Kevin Fischer is a veteran broadcaster, the recipient of over 150 major journalism awards from the Milwaukee Press Club, the Wisconsin Associated Press, the Northwest Broadcast News Association, the Wisconsin Bar Association, and others. He has been seen and heard on Milwaukee TV and radio stations for over three decades. A longtime aide to state Senate Republicans in the Wisconsin Legislature, Kevin can be seen offering his views on the news on the public affairs program, "InterCHANGE," on Milwaukee Public Television Channel 10, and heard filling in on Newstalk 1130 WISN. He lives with his wife, Jennifer, and their lovely baby daughter, Kyla Audrey, in Franklin.
In the broadcast business, it's called a "tease."
They are short promotional announcements designed to entice you to watch an upcoming program.
"WOMEN WHO HATE MEN, ON THE NEXT OPRAH!"
These teases can be extended to :30, packaged into an "update."
I think I've seen that guy before.
Teasing is also done in the print business. This old cover of "Cosmopolitan" is loaded with teases, the "grabbers" that get your attention in the supermarket line.
Just about every publication uses this promotional tool on its cover. On a recent bookstore visit, I picked up this magazine specifically because of a tease on the cover. Note the second of three teases underneath the magazine title:
"The burger that will change your life."
This, I thought, I gotta see.
With a billing like that, this burger has to be the most scrumptious epicurean delight ever made by human hands, so good that it was actually the food of choice that Eve used to tempt Adam.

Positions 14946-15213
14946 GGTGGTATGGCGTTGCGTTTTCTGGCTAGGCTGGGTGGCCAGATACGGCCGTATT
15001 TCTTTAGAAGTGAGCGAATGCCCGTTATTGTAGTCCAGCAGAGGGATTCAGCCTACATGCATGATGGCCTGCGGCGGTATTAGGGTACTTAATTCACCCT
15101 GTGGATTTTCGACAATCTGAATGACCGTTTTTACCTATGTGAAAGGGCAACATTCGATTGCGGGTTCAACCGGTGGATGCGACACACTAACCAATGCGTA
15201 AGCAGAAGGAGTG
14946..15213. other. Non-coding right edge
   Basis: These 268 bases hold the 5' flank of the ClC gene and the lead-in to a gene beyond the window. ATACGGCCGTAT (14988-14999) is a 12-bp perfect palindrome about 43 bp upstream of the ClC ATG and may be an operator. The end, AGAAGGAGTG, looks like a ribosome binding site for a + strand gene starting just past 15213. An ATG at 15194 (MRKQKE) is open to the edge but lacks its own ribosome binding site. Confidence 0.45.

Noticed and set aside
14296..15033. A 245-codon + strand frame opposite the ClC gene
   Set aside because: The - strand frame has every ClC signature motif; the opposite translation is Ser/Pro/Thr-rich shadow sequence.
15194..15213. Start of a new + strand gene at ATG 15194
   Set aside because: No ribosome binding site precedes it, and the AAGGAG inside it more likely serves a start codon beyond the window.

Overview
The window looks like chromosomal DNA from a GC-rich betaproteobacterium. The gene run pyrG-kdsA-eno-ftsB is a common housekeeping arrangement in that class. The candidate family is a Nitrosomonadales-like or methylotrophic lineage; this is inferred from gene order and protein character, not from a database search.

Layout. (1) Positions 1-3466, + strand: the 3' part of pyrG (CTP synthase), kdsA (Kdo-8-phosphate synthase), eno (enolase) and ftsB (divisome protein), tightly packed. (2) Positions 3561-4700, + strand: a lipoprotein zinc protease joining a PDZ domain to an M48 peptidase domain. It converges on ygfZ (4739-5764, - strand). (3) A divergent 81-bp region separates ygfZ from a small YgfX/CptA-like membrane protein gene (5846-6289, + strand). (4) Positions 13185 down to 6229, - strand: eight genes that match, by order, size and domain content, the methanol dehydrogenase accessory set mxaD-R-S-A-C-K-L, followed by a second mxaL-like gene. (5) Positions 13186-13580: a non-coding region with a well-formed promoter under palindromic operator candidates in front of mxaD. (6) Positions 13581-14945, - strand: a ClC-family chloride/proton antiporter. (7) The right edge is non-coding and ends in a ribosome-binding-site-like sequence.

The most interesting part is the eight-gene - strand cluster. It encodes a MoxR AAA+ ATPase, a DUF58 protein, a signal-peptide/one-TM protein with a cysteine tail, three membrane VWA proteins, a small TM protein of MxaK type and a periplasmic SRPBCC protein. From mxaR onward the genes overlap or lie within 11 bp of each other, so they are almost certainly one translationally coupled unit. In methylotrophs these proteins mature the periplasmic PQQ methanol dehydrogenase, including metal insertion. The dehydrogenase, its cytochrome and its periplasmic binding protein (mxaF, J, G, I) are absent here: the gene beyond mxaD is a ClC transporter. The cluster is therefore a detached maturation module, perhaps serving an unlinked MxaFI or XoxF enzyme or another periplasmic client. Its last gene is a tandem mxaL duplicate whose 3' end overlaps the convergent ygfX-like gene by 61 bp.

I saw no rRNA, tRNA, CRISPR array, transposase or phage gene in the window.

The tease-writer was successful, I was hooked.
Trembling with excitement, I flipped the pages past one recipe after another until I came upon the burger that would change my life.
When I worked in broadcasting 24/7, a rule of thumb I tried to live by, especially when "teasing" was that if you promised something, you'd better deliver. For example, if you told your audience you had the top ten ways to get your wife to mow the lawn, you better have not 7 or 8 or 9 but the whole shooting match. (By the way, I never really worked on that story but if anyone has the specifics, could you e-mail me, please?)
So, no National Inquirer-type promos, the kind that have people scoffing, "C'mon, that's ridiculous!"
Gourmet Magazine almost had me drooling a la Pavlov's dog. The article hyped on the front page was about an Aussie Burger, referred to by a Gourmet Magazine food editor as "the ultimate," and "awesome."
She wrote about the "amazing toppings." This ultimate, awesome amazing burger that would change my life has eggs, pineapple rings, and mounds of pickled beets.
There in the bookstore, clutching Gourmet Magazine, not in complete and utter disappointment, I hearkened back to the wise words of another food expert, "Fonzie" in "Happy Days."
Fonzie once said that ketchup and ice cream, when they' re apart are, well, AYYYYY, two thumbs up. But put them together? Thumbs down, baby.
Gourmet never truly makes the case why the Aussie Burger is a life-changing experience. Read the article that has a link to the recipe.
There are lots of ways to make a great burger. But it's real easy to mess things up by overdoing in the hopes of building a quintessential masterpiece.
A Wisconsin State Journal columnist last week wrote about a New York Times piece on how the French have embraced the hamburger.
Doug Moe writes:
"According to the Times, one
In his column, Moe writes about a GQ Magazine article from 2005, "The 20 Hamburgers You Must Eat Before You Die."
One of their suggestions does look very appetizing, if not life-changing, the Rouge Burger from the Rouge in
Good meat, slathered in cheese, a toasted bun, some sides like tomato and lettuce. How can you go wrong? Imagine you're having a backyard cookout, you invite lots of friends over, and you're grilling burgers. For a great party, you make sure you've got cheese, onions, pickles, ketchup, mustard, mayo, etc. so your guests have plenty of choices to make a great burger. You don't need pickled beets and pineapple rings and brussels sprouts. Of course not. Classic burgers with classic combinations.